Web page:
By all accounts, the upcoming NATO Summit in Wales is likely to be one of the most important since the end of the Cold War. Originally cast as a post-Afghanistan ‘lessons-learned’ and maritime security summit, events in Ukraine and Crimea have dramatically shifted the agenda since February and highlighted the need to redevelop NATO’s core mission of collective defense and deterrence. The sudden massing of Russian armor and more than 150,000 Russian troops on Ukraine’s eastern border in February at the height of the crisis, reminded Western leaders – particularly those in Poland and the Baltic states – of their vulnerability to old-fashioned conventional forces. However, it has already become clear that these threat-perceptions of Russia are not held equally by all 28 member states in the Alliance, as Germany and Italy balance their security concerns with dependence on Moscow’s energy imports.
These differences may emerge as a serious problem during the summit, stymying a collective path forward. Worse still, European policy elites continue to worry about shifts in US global strategy, particularly the US Pivot strategy and how the shift of US attention away from the European theatre to the Asian one will affect force posture in-region. These fears are likely to run into US frustration over NATO members’ under-spending, a common feature of every NATO summit since the 1990s, and one that will have real – rather than symbolic – meaning this year. Of course, despite all of these challenges, NATO remains the most powerful global defensive alliance, in terms of its combined GDP, military spending, and military technology. As with all collective efforts, its real weaknesses lie in coordination. With the US Pivot to Asia likely to become a permanent feature of its global strategy, the NATO Wales Summit must find a strategic posture for the West that accepts and complements that reality.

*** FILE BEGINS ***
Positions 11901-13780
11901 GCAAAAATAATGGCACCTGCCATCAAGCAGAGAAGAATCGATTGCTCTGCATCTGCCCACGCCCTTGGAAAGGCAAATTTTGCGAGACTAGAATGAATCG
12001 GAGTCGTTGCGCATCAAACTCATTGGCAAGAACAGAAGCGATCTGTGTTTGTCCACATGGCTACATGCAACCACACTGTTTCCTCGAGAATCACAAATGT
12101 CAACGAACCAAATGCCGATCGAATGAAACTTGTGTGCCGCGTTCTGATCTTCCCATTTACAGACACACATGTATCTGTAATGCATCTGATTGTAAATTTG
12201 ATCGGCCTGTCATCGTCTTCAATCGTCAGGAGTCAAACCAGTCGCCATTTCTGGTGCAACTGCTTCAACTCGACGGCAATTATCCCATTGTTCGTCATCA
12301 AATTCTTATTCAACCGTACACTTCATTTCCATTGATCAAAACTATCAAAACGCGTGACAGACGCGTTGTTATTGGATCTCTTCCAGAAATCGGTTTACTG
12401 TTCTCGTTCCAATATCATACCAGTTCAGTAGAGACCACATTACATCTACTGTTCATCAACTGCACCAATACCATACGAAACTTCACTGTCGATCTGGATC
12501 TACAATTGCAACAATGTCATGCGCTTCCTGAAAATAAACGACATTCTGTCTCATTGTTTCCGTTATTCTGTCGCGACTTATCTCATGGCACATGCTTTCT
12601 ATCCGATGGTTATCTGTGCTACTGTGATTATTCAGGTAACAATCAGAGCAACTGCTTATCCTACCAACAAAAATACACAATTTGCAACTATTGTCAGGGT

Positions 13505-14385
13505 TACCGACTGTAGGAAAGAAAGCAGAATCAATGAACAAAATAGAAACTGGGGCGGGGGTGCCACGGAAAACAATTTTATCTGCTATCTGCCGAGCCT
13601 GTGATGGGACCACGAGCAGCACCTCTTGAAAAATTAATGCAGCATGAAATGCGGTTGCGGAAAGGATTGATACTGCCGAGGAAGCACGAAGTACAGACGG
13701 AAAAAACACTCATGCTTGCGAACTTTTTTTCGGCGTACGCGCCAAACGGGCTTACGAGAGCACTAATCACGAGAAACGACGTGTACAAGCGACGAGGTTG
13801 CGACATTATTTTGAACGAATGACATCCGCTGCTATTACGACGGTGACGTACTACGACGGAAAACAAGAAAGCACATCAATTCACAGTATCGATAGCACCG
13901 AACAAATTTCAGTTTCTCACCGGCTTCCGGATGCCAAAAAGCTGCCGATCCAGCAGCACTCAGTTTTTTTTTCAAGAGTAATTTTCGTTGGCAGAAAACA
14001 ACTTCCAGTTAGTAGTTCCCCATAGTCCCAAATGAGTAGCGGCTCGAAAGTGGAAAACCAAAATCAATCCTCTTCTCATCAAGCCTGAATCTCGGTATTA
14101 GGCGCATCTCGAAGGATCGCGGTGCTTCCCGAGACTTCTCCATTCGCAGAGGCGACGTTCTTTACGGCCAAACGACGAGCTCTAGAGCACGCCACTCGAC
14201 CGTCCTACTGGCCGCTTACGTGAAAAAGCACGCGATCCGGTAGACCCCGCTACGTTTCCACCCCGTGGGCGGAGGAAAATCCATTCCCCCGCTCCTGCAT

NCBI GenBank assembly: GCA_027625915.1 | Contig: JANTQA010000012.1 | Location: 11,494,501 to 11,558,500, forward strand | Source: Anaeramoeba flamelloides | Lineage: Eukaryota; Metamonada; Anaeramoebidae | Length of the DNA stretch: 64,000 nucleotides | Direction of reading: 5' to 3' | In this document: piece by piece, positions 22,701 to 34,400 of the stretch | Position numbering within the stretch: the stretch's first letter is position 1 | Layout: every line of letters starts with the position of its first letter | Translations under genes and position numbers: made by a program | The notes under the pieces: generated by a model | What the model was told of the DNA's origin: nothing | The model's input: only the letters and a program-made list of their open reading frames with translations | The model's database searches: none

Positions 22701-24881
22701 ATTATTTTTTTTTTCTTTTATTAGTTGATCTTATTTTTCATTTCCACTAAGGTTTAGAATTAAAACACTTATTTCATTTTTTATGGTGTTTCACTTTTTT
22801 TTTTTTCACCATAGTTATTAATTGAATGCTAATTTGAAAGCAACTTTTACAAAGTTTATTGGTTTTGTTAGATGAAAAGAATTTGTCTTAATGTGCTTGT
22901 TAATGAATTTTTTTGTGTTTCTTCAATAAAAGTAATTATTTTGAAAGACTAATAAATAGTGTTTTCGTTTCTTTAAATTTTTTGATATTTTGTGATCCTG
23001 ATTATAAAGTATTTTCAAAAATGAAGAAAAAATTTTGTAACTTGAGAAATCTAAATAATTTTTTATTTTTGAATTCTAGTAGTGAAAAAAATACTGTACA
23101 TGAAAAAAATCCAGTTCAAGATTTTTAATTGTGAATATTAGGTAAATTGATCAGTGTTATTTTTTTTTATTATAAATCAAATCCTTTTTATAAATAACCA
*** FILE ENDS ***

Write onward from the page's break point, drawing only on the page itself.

What does the Pivot mean to Europe?
The US Pivot to Asia is still poorly understood in Europe. Some believe that the policy is merely rhetorical in nature, while others see it as a misjudged containment attempt towards China, one that – as Australian academic Hugh White contends –fans the flames of great power rivalry. Primarily, European elites view the Pivot in terms of its effect on European security.